Boston blue-eyed soul man Eli ‘Paperboy’ Reed (the “paperboy” bit refers to a nickname he had as a child for wearing a US paperboy’s hat) has been on the scene for a few years now and despite plenty of acclaim and lashings of fine music, he’s not quite made it to the premier league. He almost got there in 2010 with his long player ‘Come And Get It’. The set won great reviews in the heavyweight press and was actually “album of the week” on dear old BBC Radio 2. Sadly it didn’t quite get over the line, despite backing from the parent label, the mighty Capitol. Reed’s next album was also on a major label – Warner Bros but again despite lots of praise, it just didn’t cross over. Undeterred the singer continued to make the soul music he loved and was welcomed by the indie company Yep Roc who were glad to help him deliver his special sounds to his devoted coterie of fans – people who know and care about soul music and know and care about Eli Reed.
And its Yep Roc that’s home to Reed’s newest set – the 12 tracker that is ’99 Cent Dreams’. If you know the Paperboy’s work, you’ll know what to expect – raw, gritty, old school, honest soul. If you’re not familiar with his work, well that just about sums it up… massively obvious from the first bars of the first track – the jaunty ‘News You Can Use’. The soul quotient is still high on track 2, the Sam Cooke-flavoured ‘Said She Would’. The Cooke connection comes via the song’s gentle melody and honest feel rather than the vocal. Where Cooke’s vocal was honeyed and supple, Reed’s is raw and edgy. Hear that raw and rough edge at its roughest and rawest on ‘Tryin’ – the vocal is a hybrid of the great chest-beating Southern soul men and the Godfather of Soul.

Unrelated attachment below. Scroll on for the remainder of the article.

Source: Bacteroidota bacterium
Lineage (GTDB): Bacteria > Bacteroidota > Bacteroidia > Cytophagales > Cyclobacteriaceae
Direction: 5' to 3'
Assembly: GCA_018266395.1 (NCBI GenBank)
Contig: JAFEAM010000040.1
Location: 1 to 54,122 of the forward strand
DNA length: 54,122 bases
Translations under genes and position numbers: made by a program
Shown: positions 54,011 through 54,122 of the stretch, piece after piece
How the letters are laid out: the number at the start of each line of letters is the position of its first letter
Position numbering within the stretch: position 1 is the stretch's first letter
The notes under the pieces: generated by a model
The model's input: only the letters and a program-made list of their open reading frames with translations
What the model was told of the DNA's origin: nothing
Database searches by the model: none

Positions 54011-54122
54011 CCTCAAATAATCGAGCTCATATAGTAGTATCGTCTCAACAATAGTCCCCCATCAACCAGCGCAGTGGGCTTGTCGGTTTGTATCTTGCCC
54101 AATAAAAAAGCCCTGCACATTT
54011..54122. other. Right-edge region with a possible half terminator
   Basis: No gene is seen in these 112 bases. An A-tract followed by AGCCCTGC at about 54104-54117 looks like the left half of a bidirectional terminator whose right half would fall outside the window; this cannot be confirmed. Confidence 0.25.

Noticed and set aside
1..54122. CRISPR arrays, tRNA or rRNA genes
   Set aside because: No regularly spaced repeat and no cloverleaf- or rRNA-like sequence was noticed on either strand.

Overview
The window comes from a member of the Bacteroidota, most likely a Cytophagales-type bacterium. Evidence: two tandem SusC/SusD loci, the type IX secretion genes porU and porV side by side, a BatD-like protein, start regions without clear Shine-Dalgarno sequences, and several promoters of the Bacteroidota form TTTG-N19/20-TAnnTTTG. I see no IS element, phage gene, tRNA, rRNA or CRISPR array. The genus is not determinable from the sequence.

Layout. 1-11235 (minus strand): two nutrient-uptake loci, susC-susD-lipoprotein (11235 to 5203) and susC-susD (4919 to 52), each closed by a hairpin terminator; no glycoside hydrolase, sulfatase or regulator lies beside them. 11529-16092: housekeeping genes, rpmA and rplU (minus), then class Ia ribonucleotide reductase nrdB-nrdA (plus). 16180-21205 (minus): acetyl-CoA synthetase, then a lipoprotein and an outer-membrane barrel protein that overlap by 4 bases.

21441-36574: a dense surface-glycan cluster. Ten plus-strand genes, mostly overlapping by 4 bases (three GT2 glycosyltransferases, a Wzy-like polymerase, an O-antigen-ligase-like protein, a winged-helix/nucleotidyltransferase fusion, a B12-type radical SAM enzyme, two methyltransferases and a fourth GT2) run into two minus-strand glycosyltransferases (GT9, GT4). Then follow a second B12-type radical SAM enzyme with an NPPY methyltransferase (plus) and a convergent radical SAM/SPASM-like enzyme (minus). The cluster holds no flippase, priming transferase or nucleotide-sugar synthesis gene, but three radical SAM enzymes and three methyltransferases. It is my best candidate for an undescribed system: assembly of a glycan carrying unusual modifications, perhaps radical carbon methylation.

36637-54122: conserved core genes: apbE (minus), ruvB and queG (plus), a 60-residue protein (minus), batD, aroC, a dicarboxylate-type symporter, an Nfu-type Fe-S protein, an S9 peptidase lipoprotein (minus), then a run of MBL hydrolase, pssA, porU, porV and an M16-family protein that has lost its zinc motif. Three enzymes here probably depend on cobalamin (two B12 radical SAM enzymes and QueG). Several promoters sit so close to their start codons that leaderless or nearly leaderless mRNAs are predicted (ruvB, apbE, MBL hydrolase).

Amongst other album highlights are ‘Coulda Had This’ (complete with a ‘People Get Ready’ intro), the slow bluesy grind of ‘In The End’ and the moody album closer ‘Couldn’t Find a Way’. On those (and indeed throughout the album) vocal support comes from veteran Memphis soul harmony group, the Masqueraders.
In truth I could have done without the frantic ‘Lover’s Compensation’ and ‘A New Song’ but maybe that’s an age thing – mine, not Reed’s! The good news is that there’s plenty to compensate – like the classic 60s flavour ‘Bank Robber’ and the clever title track – the message here is that the things that don’t cost a lot (or maybe don’t cost anything) can inspire love and joy. Can’t argue with that!
Find out more about Eli Reed and this album by accessing our interview archive.